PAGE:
Editorial: That’s the same logic officials used to justify the earlier national security law. And now dozens of people languish in prison for no other crimes than exercising their right to speak freely and to demand a freer, more democratic system. Hong Kong had been something special, an outpost of freedom on Chinese soil that could mediate between Beijing and the free world. China has crushed what had been one of its greatest assets. – Washington Post

Minxin Pei writes: We may not wait long for indicators of waning Chinese influence. We can track the frequency of foreign visits by top Chinese leaders, the amount of credit issued by Chinese banks to overseas recipients, and the number of large commercial deals China strikes abroad. Perhaps it’s still too early to make immediate changes. Unquestionably, though, it is time to start thinking about what the US should prioritize as and when China continues to stumble. – Bloomberg

South Asia

The second-highest official in India’s election commission resigned abruptly on Saturday, days ahead of the expected announcement of the date of the country’s general election. – Reuters

India signed a free trade pact on Sunday with a group of European nations – Switzerland, Norway, Iceland and Liechtenstein – committing to reduce tariffs, while New Delhi receives $100 billion in investments over the next 15 years. – Reuters

A dozen U.S. firms will hold meetings with Vietnam’s public security and defence ministries next week, when a U.S. business group aims to sign a deal to facilitate the supply of gear to the country’s police, the organiser told Reuters. – Reuters

A motorcycle packed with explosives went off in the northwestern Pakistani city of Peshawar on Sunday morning, killing two people and severely injuring another, police said. – Associated Press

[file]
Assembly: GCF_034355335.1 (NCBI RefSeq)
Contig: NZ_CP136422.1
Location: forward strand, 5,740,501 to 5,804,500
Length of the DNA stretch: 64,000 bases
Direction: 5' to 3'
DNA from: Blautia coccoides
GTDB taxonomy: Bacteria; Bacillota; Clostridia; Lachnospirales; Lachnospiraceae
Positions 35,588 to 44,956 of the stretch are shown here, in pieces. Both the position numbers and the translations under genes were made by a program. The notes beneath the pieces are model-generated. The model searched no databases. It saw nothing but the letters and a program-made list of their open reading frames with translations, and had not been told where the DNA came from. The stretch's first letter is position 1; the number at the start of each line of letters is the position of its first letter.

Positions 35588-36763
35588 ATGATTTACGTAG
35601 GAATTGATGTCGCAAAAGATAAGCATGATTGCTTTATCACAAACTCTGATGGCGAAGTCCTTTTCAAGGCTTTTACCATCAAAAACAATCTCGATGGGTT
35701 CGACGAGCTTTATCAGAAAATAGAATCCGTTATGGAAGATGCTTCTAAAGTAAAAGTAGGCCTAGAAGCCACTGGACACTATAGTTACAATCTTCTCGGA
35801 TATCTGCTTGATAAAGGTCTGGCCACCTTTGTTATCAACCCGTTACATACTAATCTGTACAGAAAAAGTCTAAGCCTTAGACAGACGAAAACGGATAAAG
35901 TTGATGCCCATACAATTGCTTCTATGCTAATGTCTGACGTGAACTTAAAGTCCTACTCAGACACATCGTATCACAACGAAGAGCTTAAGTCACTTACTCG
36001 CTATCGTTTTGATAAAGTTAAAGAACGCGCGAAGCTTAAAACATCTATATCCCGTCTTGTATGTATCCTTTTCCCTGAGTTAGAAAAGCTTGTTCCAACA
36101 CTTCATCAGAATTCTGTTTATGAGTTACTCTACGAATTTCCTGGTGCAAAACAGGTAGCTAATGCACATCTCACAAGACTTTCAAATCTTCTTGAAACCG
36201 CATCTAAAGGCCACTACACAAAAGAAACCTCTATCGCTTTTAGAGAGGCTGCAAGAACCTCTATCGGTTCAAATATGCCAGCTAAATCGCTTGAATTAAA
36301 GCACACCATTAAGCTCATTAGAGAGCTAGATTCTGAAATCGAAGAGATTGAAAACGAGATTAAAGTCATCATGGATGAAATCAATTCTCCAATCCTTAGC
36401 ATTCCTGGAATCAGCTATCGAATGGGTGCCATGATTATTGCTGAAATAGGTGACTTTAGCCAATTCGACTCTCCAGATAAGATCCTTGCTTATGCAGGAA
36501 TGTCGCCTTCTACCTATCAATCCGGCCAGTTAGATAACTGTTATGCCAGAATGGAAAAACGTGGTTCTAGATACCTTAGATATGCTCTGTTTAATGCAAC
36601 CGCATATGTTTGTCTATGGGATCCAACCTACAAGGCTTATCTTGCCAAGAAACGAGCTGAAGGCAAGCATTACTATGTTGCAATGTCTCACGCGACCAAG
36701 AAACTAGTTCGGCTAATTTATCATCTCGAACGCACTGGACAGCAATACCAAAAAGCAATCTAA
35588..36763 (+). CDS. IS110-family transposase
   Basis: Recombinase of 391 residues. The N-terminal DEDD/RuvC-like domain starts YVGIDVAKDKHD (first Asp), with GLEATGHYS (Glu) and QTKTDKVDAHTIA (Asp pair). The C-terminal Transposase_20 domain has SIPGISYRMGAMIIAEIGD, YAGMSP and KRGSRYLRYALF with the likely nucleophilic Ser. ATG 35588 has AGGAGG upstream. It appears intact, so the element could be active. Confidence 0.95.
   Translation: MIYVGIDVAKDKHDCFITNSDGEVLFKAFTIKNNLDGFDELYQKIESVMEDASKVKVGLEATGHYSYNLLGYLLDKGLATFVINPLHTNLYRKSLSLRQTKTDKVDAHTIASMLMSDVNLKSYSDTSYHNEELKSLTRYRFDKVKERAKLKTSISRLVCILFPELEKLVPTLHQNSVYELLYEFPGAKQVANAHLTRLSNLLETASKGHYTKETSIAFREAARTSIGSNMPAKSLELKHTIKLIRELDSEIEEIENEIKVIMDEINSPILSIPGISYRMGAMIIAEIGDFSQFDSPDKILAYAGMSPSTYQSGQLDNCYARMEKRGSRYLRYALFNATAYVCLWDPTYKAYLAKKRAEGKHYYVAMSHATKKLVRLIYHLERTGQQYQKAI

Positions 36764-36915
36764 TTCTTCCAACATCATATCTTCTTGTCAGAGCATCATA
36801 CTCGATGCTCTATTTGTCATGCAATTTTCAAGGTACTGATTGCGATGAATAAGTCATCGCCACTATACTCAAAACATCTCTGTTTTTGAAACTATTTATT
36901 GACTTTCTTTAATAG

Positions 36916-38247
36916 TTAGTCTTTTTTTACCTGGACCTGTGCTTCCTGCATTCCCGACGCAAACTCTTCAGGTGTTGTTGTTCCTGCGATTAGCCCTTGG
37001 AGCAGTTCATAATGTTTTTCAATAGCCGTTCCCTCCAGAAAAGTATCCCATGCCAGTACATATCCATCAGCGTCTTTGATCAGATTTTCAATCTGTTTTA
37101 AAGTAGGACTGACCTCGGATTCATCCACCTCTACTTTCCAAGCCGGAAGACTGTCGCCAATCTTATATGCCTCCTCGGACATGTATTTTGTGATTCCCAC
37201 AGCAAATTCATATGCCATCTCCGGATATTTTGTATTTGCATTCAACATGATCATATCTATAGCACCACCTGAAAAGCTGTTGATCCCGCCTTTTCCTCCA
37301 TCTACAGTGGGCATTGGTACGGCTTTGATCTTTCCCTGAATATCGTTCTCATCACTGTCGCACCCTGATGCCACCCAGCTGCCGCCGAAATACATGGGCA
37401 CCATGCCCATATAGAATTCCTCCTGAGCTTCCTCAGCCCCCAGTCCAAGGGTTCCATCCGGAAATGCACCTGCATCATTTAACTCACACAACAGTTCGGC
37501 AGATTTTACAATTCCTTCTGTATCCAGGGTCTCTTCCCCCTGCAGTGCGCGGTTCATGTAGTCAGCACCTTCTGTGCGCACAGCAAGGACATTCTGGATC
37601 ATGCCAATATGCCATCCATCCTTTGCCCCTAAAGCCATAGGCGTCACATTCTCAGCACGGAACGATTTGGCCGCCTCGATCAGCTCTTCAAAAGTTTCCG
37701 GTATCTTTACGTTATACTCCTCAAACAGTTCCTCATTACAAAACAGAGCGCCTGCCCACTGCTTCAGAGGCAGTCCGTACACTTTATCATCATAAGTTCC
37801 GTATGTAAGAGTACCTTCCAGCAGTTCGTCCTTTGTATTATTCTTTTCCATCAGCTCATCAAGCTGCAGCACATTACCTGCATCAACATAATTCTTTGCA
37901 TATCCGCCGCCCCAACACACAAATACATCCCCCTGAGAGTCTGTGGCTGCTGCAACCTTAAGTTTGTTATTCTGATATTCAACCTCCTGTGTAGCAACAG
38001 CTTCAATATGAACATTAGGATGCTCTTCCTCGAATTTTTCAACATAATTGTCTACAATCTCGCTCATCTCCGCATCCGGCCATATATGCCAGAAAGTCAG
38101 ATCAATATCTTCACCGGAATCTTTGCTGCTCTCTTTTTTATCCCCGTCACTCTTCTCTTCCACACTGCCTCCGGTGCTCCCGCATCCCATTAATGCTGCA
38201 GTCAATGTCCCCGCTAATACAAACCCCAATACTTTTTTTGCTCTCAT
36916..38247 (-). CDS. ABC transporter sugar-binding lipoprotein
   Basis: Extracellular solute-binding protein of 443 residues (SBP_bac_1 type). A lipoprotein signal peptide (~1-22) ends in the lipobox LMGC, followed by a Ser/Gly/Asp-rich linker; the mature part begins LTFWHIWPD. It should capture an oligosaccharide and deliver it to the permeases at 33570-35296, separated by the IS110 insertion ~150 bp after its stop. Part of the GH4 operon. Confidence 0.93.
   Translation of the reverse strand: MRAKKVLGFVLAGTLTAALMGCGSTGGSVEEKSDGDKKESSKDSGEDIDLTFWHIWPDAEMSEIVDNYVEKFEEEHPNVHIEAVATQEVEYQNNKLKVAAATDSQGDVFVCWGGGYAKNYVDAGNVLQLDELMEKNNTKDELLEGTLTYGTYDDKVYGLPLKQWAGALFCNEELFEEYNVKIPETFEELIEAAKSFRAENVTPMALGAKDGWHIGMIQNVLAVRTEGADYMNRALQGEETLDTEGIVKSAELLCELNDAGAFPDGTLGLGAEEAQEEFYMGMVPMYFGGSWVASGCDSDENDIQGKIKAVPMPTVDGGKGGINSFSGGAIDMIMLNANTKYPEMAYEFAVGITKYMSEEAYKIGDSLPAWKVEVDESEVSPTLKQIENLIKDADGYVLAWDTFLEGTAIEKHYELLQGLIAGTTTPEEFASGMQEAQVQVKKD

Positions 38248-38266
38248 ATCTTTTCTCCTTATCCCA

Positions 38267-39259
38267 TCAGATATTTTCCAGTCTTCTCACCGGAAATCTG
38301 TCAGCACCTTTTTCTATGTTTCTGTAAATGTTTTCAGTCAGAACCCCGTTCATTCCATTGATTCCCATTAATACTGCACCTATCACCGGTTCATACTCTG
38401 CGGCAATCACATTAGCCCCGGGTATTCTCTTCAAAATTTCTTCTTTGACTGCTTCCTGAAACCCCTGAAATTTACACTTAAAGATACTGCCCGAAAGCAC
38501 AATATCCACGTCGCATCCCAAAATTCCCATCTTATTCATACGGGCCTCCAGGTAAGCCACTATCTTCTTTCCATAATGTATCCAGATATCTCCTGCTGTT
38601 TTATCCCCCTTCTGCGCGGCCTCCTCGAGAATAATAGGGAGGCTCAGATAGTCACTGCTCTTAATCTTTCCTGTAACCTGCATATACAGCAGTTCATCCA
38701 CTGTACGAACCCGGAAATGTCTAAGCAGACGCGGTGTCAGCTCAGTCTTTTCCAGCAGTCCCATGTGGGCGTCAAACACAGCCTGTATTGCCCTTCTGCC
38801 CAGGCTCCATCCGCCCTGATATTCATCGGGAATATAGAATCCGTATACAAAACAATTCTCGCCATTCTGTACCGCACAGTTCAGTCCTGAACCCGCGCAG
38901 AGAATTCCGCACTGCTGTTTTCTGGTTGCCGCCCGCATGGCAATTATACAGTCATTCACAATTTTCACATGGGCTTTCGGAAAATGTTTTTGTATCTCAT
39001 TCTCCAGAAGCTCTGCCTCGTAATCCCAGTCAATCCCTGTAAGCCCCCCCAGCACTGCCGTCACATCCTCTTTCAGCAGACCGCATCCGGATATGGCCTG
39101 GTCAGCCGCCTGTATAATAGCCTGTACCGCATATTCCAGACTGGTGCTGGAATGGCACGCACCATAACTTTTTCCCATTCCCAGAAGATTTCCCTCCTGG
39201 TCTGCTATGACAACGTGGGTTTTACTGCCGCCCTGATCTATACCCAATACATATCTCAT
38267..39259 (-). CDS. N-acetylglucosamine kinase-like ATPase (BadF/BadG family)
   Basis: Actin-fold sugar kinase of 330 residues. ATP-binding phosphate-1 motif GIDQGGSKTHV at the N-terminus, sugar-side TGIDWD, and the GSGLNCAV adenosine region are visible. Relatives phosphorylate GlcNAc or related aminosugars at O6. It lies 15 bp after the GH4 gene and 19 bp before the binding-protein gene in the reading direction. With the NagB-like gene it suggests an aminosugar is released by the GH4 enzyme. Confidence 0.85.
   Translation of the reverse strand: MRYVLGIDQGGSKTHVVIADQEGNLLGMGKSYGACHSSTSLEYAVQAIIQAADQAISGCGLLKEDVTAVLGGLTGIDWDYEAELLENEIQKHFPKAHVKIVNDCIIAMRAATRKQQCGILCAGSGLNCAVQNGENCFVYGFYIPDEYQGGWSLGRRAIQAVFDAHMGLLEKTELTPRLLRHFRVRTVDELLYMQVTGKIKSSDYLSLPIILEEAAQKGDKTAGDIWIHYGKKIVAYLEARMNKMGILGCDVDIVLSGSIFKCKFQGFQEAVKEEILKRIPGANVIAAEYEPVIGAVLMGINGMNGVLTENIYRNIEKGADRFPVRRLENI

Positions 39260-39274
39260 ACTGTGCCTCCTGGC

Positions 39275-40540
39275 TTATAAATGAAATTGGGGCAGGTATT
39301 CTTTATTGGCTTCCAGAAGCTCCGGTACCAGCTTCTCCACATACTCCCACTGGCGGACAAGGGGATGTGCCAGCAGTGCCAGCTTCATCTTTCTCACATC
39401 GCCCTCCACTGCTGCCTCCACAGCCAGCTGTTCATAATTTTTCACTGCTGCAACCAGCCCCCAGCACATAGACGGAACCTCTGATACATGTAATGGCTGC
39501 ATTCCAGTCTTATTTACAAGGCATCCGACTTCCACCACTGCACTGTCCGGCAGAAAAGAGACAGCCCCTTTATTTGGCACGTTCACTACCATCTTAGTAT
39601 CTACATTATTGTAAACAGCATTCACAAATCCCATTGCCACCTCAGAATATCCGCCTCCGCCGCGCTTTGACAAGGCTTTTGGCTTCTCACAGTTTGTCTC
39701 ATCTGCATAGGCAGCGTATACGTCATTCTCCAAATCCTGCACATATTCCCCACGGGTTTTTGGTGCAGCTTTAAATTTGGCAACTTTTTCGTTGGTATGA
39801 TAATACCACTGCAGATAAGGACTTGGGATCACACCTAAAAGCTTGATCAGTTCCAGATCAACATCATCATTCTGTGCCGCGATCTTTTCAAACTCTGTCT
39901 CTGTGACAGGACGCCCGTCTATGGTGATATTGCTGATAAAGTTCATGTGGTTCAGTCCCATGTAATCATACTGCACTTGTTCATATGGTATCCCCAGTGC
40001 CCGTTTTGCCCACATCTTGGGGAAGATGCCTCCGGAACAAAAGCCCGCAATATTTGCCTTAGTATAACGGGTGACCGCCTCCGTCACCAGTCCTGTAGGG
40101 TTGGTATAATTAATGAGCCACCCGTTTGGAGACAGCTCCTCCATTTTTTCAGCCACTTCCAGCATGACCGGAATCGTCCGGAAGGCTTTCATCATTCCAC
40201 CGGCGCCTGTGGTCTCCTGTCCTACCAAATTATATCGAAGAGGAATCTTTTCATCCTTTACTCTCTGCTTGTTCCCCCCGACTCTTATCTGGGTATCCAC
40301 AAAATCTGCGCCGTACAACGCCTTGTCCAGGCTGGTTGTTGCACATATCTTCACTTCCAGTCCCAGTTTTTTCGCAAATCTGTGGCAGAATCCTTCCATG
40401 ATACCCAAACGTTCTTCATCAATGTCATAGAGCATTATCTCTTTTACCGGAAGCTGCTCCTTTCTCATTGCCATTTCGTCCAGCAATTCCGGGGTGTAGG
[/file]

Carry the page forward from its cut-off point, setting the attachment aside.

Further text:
The latest round of trade talks between the UK and India appears set to end without a breakthrough on major outstanding issues, according to people familiar with the negotiations, meaning agreement is unlikely to be reached before India holds a general election. – Bloomberg

John Lee writes: An alternative, which will fail, is to fall back on the notion that some ASEAN-led security architecture can somehow place sufficient restraints on Beijing. It won’t. Only collective hard power and demonstration of resolve will do that. And when an entity cannot even advocate for the central interests of some of its own members when under direct assault from China, then continued genuflecting by Southeast Asians or Australians at the altar of ASEAN centrality is outliving its usefulness. – Hudson Institute

Abhinav Pandya writes: Most believe India is a powerful nation that can sustain its independent foreign policy. Also, it enjoys a unique position to do so because of its history of taking a principled and non-aligned stand on global issues. However, the United States must be more perceptive and understand India’s unique approach toward international relations. Such an approach is an effective way to prevent the world community from falling into rival military alliances and escalating to war. – The National Interest